The ageing juvenile lead
The ageing juvenile lead
As a fan of Judy Garland and Elizabeth Taylor I cannot but admit that juvenile leads are very attractive for the promise they make of a golden future. Many juvenile leads go on to achieve exactly that. We have juvenile leads in business, too. They are usually identified at University, most commonly at Business School, where their ability to put right the wrongs of even the biggest companies in a few hours is a source of wonder and amazement. Job offers proliferate.
Then comes reality. They can weather that, too, for a time. New brooms have a honeymoon during which they can sweep clean. They do much good during their time. They re-focus the business on profits and away from the distractions of Corporate Social Responsibility. They get rid of the old and stuck-in-their-ways employees who are holding things back. New blood comes into the corporate veins to flush them out and ready them for the next onslaught of regulation, digitisation, amalgamation, separation, intimidation. Shareholders applaud their diligence. They get promoted.
By now there will be committees for everything, procedures to make anything from a cake to an acquisition, SOPs to accommodate any envisageable situation. Like clockwork was what the CEO wanted the business to run and like clockwork it is now running. Three things then happen to upset the apple-cart. First a technological, fiscal or political tsunami hits the business. It’s firmly set objectives are disputed. It will have court cases to cope with if it is an American firm, angry Members of Parliament if it is British and Jean-Claude Juncker if it has to do with Europe.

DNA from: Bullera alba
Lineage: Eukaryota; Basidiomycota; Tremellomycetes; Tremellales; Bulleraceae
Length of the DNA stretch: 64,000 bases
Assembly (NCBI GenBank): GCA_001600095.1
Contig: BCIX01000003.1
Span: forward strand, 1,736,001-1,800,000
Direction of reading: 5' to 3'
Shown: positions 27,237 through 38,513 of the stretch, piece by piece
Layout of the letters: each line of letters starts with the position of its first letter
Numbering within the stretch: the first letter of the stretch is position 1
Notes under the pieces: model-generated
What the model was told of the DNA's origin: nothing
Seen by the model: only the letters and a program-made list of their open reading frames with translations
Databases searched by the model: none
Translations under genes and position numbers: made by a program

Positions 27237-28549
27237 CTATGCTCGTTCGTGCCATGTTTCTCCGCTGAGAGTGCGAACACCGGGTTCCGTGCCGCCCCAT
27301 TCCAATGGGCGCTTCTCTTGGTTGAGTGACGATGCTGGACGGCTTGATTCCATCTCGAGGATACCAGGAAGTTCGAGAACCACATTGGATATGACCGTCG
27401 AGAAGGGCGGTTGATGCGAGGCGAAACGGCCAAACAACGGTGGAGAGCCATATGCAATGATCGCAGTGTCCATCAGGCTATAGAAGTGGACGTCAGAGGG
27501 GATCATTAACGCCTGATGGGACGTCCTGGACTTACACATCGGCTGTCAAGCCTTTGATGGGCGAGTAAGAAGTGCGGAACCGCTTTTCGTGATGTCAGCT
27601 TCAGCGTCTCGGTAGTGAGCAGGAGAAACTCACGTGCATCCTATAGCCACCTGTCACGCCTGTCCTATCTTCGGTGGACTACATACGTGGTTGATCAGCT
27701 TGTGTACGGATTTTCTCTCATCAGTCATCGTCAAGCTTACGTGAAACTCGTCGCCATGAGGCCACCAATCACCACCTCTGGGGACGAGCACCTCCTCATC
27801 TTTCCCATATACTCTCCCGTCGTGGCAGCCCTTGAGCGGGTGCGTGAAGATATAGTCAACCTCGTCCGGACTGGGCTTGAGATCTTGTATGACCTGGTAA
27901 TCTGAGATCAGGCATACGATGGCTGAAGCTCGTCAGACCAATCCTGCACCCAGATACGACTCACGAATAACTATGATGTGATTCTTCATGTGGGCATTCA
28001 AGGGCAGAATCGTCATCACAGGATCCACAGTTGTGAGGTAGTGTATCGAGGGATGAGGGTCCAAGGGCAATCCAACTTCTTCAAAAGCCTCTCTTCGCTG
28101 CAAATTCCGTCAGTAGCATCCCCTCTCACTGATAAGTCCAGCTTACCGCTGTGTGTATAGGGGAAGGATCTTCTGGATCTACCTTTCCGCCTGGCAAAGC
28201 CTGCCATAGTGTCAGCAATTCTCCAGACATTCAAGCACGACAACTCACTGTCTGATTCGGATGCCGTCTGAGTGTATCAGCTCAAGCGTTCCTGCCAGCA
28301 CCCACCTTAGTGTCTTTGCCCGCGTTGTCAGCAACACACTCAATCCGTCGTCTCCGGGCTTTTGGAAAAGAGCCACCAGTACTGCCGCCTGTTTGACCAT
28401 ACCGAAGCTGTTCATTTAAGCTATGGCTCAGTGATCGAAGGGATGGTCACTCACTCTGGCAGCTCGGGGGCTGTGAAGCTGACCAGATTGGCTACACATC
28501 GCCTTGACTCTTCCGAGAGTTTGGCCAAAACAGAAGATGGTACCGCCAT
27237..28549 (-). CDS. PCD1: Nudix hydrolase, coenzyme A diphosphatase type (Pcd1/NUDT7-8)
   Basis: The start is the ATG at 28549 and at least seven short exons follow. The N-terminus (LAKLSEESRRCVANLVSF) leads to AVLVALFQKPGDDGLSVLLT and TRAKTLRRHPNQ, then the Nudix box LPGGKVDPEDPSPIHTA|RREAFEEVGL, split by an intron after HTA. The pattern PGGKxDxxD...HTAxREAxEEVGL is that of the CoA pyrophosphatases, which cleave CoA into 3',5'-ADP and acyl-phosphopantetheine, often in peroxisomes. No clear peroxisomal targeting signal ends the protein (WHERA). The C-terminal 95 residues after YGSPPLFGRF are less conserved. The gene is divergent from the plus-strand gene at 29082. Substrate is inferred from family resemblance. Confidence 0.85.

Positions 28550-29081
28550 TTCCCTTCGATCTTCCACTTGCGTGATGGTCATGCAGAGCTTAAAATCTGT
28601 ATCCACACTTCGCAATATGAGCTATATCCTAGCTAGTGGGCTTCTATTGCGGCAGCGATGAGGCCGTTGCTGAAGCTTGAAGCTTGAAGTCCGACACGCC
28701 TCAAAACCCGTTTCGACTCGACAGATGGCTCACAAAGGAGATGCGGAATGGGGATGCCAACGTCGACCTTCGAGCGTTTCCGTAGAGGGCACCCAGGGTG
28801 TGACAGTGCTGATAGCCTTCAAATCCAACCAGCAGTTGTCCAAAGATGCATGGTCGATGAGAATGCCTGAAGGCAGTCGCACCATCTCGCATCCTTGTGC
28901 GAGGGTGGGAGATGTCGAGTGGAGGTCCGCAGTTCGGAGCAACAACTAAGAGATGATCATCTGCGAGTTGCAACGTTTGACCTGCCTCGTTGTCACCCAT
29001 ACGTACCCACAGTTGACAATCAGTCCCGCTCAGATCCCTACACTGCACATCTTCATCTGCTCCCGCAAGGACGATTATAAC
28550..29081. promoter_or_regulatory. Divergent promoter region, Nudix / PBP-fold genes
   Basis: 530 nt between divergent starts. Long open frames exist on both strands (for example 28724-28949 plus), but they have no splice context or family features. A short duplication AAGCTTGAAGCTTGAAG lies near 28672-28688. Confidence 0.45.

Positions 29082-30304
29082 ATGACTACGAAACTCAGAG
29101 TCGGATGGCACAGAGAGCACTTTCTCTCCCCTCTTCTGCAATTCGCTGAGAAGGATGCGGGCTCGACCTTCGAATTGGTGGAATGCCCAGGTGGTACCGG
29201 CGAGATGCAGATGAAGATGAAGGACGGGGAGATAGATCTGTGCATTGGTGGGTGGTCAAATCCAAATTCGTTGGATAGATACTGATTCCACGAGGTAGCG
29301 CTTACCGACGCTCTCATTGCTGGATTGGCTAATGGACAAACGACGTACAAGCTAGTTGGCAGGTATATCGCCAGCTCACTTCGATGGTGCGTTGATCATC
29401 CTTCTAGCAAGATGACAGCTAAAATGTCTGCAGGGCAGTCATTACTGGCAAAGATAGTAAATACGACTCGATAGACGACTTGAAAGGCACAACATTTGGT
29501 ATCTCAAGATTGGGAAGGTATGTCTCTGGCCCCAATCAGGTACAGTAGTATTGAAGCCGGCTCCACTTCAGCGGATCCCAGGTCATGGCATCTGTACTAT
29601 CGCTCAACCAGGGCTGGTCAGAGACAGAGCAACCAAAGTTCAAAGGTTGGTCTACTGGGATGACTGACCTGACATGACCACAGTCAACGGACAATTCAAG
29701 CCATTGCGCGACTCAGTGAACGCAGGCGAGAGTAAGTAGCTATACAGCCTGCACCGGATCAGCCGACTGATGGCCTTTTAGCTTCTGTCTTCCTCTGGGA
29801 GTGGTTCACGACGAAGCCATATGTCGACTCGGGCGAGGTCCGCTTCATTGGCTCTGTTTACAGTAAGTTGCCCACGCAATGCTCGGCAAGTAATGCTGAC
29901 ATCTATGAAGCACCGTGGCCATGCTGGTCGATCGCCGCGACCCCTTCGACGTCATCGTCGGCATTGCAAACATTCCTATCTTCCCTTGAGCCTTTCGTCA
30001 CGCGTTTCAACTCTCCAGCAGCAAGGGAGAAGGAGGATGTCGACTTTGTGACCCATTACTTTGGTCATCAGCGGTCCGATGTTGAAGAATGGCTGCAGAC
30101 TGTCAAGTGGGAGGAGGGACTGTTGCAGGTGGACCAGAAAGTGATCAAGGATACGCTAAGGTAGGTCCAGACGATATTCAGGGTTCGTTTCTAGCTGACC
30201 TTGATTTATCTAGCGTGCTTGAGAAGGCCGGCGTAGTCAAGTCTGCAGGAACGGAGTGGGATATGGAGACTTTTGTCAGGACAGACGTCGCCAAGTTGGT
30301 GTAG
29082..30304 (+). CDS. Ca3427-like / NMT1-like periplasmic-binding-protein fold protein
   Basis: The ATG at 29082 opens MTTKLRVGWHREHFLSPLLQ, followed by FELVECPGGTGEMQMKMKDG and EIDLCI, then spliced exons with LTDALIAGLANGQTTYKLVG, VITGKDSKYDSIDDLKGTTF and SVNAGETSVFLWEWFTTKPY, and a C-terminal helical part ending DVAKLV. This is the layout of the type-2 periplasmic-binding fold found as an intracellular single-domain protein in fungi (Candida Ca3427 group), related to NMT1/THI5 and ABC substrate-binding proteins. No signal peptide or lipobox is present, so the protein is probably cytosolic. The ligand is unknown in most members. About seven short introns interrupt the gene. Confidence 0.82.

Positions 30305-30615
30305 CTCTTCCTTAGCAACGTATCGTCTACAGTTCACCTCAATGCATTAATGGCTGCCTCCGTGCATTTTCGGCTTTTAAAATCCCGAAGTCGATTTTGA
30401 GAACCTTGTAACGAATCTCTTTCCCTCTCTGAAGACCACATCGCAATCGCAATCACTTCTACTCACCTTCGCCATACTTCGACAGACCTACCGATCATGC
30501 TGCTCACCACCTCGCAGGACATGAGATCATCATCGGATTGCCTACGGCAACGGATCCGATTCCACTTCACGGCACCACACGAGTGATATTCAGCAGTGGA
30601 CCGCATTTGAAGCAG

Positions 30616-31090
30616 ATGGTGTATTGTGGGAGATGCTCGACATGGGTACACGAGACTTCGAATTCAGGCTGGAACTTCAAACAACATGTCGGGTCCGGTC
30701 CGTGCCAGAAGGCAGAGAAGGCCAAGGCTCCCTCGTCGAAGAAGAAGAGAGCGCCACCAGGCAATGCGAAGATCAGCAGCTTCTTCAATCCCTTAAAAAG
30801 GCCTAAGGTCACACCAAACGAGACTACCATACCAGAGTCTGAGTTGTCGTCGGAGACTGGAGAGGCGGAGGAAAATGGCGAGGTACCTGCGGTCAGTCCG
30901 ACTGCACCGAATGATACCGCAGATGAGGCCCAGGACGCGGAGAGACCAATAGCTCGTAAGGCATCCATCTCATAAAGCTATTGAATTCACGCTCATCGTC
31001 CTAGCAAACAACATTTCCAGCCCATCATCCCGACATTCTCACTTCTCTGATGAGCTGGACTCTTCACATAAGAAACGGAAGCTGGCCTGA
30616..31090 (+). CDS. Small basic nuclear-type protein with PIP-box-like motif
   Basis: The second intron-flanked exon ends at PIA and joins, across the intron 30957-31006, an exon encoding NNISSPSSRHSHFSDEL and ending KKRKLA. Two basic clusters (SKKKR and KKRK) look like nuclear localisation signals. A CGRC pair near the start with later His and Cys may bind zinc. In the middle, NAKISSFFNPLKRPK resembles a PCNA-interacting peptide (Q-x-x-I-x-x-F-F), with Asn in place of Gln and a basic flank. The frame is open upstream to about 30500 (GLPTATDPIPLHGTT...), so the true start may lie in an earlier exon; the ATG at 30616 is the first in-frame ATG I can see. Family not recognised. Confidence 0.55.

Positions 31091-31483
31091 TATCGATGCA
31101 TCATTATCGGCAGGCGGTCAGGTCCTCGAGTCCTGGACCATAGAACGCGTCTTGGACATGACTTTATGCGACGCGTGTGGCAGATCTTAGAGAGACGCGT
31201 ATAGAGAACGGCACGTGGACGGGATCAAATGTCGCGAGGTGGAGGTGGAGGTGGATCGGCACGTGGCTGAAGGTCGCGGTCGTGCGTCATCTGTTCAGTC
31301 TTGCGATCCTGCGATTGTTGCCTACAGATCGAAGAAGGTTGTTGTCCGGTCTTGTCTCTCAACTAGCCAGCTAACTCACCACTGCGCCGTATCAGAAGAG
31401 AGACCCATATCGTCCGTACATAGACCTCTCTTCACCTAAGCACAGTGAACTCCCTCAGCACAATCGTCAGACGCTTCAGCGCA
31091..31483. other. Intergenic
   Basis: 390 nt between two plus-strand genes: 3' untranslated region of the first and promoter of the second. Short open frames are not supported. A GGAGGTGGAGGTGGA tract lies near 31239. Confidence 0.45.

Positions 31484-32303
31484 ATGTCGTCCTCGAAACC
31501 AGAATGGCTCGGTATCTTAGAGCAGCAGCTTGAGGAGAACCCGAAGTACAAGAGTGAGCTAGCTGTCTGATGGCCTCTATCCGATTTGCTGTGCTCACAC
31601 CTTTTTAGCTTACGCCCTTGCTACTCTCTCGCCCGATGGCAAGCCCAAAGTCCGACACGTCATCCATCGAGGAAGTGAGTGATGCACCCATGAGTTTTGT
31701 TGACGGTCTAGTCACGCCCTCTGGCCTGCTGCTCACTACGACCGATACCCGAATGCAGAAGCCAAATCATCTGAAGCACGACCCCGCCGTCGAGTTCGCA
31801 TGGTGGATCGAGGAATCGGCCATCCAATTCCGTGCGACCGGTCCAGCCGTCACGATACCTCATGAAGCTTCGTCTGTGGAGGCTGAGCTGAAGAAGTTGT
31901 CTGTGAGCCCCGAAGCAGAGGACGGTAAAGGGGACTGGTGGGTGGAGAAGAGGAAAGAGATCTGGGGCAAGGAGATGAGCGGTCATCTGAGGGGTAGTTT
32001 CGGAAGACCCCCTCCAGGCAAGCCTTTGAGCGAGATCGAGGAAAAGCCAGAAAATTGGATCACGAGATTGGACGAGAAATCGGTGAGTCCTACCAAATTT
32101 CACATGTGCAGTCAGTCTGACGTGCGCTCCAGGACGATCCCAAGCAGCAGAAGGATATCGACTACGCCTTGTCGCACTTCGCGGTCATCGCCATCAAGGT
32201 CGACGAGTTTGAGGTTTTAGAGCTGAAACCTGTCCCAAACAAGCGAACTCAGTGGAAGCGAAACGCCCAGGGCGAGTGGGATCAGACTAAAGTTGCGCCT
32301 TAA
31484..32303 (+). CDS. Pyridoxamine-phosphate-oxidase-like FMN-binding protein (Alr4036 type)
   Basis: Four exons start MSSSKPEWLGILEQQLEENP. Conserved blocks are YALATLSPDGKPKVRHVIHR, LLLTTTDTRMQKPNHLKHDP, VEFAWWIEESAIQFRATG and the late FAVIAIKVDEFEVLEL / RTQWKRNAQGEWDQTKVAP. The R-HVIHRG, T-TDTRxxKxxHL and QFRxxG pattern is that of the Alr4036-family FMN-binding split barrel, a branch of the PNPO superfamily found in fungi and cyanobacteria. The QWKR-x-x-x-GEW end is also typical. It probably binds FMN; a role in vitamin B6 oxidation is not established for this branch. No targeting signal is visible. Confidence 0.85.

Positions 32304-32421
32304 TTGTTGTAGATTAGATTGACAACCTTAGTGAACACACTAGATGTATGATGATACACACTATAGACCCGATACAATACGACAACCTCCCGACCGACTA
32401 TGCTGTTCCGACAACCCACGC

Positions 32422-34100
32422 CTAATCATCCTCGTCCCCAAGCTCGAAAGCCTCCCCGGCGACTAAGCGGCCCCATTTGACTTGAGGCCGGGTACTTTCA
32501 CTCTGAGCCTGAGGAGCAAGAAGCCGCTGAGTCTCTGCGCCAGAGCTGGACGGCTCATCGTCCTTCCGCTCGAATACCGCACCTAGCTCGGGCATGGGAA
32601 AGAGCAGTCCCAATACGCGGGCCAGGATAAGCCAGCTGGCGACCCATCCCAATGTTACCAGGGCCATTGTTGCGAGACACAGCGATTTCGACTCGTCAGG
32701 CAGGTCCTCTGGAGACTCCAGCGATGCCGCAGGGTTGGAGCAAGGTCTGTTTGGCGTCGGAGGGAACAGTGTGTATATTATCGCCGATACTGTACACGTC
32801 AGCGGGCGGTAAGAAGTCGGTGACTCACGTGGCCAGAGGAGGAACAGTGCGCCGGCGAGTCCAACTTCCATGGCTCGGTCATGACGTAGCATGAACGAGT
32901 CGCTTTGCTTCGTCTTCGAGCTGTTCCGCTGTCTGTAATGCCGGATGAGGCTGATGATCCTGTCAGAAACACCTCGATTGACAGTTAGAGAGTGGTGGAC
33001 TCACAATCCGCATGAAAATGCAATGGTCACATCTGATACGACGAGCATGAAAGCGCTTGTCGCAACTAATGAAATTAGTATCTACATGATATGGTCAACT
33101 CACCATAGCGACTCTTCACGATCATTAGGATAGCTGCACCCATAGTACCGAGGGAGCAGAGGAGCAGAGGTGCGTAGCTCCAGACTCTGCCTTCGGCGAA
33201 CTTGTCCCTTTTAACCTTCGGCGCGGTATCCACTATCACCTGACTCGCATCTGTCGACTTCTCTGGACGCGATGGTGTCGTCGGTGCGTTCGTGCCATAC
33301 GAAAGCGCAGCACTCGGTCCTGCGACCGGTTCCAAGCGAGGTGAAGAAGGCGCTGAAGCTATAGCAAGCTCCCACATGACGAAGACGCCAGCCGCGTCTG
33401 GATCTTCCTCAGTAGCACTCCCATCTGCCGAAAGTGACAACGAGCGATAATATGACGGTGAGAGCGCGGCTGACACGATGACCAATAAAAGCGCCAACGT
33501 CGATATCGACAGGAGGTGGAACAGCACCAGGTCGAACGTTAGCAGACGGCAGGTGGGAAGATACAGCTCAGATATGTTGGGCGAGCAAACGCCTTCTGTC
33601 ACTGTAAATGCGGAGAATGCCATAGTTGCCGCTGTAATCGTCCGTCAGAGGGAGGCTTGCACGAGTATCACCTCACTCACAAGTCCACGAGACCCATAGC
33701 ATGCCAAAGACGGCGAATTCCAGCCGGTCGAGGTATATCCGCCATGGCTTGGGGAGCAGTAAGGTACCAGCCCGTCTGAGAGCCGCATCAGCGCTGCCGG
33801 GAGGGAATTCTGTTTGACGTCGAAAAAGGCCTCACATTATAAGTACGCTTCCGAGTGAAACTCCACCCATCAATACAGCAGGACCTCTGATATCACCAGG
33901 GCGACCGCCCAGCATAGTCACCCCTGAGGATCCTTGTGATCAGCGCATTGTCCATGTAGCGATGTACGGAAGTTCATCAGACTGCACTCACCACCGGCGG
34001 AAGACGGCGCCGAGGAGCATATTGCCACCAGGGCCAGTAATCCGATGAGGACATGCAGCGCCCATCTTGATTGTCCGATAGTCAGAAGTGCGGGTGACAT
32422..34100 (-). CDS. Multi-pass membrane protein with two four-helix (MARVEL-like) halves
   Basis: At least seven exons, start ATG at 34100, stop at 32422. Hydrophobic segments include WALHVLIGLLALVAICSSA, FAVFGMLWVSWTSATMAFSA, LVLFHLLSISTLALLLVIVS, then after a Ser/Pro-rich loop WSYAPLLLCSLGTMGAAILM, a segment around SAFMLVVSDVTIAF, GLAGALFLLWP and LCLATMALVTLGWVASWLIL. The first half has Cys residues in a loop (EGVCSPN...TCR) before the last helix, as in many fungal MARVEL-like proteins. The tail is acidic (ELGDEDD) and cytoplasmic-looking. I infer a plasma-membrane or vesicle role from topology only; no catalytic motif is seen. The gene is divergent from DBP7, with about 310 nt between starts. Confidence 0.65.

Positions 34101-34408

Time-consuming and expensive, this will distract the CEO and his top team from the work they are supposed to do. The second avalanche to hit the business will be a cyber attack on its state of the art, secure internetting. This wasn’t planned for because it could never happen. It may have been a cleaner turning off the power to a vital computer, it may have been clever foreigners with a new version of the Trojan Horse, it may have been self-inflicted. Whatever the cause, there is chaos.
But it is the third disaster that proves to be the most intractable. The CEO seems to be burnt out. The dynamic, robust, visionary-with-an-eye-to-detail maestro can no longer pull the orchestra together. The players do not know where they are going. The word strategy becomes a symbol of failure and is dropped. McKinsey’s are called in. They diagnose a spent CEO and find a younger, fresher candidate who can sweep clean and set the commercial barque on a route to success.
What goes around comes around. This is precisely where they were when the last CEO was appointed. Let us look at the ’spent’ CEO. What happened to his confidence, his vigour and his Business School training? In a word, ‘micromanage’ happened. Why should it? He was taught to delegate, why doesn’t he? He is scared that if he does so, one of his henchmen will seize the initiative and oust him. Well, I have news for him. That is going to happen anyway, only the heaver may be an external consultant. His tenure will be extended if he follows some simple rules.
Get rid of all the processes you can. Some are needed, most are not. Trust your employees. Some will steal from you, most won’t. Get out of your office, it is the repository of dead ideas. Go and see people in their offices. They are breaths of fresh air. Talking to reports two places below you keeps their bosses well on their feet. Cut meetings – the number of them and the length. Insist no meeting lasts more than 50 minutes. Ever. Make meetings fun. Laugh once every eight minutes.
There are several other things that will sustain a CEO longer than he might otherwise survive. However, if you get the micromanage problem cured you are well on the way to success.
Scared to do so? That’s why you will lose your job.
It is also why you deserve to.